May’s departure deepens the Brexit crisis as a new leader, who should be in place by the end of July, is likely to want a more decisive split, raising the chances of a confrontation with the EU and potentially a snap parliamentary election.
Her voice cracking with emotion, May, who endured crises and humiliation in her failed effort to find a compromise Brexit deal that parliament could ratify, said she would resign on Friday, June 7 with a leadership contest beginning the following week.
“I will shortly leave the job that has been the honor of my life to hold,” May said outside her Downing Street official residence with her husband, Philip, looking on. “The second female prime minister, but certainly not the last.
“I do so with no ill will but with enormous and enduring gratitude to have had the opportunity to serve the country I love,” said the usually reserved May as she fought back tears.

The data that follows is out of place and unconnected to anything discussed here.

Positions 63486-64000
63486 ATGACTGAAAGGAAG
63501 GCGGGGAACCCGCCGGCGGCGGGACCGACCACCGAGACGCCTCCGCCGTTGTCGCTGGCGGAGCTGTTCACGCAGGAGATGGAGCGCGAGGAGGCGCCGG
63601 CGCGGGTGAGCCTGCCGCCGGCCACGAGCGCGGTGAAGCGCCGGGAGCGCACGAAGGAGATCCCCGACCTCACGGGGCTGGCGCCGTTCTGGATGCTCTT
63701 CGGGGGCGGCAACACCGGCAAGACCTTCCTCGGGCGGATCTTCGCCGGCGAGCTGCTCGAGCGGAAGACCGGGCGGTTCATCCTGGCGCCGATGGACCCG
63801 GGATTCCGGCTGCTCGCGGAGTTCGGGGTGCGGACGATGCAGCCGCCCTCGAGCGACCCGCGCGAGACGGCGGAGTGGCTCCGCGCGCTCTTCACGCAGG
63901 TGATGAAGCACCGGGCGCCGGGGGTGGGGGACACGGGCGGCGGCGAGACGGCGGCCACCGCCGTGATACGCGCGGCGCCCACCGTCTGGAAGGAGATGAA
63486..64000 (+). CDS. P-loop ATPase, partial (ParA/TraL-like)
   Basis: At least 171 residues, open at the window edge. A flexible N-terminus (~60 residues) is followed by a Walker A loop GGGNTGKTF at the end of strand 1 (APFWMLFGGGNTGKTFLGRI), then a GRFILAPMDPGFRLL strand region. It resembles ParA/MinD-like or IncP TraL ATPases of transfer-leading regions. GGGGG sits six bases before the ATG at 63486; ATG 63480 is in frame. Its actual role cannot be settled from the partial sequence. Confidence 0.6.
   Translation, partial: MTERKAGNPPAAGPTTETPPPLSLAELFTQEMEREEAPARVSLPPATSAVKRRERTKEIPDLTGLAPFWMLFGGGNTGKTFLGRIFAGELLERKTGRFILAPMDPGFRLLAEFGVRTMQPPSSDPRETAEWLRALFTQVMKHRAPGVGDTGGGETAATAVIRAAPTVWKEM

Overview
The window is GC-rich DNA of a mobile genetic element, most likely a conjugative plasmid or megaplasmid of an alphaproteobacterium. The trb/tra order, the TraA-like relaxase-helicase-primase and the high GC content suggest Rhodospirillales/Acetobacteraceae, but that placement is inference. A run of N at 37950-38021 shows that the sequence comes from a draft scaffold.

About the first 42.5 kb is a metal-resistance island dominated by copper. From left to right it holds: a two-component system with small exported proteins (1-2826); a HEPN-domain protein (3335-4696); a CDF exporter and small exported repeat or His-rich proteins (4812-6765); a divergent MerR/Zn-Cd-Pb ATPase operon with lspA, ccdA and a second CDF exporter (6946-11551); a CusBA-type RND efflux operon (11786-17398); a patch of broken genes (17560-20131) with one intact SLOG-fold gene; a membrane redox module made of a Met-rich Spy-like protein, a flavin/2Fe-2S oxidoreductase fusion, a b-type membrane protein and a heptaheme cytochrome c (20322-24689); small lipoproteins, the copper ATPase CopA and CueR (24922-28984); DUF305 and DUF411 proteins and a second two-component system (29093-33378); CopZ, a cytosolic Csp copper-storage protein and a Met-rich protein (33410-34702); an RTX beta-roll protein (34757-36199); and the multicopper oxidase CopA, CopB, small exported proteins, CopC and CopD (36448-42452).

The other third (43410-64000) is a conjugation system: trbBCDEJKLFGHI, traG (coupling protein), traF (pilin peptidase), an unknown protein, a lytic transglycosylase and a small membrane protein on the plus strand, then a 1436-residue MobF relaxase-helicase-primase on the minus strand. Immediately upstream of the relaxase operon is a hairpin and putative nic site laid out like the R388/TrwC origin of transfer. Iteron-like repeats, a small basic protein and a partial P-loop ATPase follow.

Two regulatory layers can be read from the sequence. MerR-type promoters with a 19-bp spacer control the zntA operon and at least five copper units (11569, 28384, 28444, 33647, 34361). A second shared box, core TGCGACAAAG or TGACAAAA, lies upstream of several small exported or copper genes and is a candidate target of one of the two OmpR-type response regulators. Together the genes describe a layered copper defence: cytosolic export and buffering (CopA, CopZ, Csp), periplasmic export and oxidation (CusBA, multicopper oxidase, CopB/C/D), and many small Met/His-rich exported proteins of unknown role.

May, once a reluctant supporter of EU membership who won the top job in the turmoil that followed the 2016 Brexit referendum, steps down with her central pledge – to lead the United Kingdom out of the bloc and heal its divisions – unfulfilled.
“It is, and will always remain, a matter of deep regret to me that I have not been able to deliver Brexit,” May said, adding that her successor would have to find a consensus to honor the 2016 referendum result.
Jeremy Corbyn, leader of the main opposition Labour Party, said the new prime minister must hold an election to “let the people decide our country’s future”.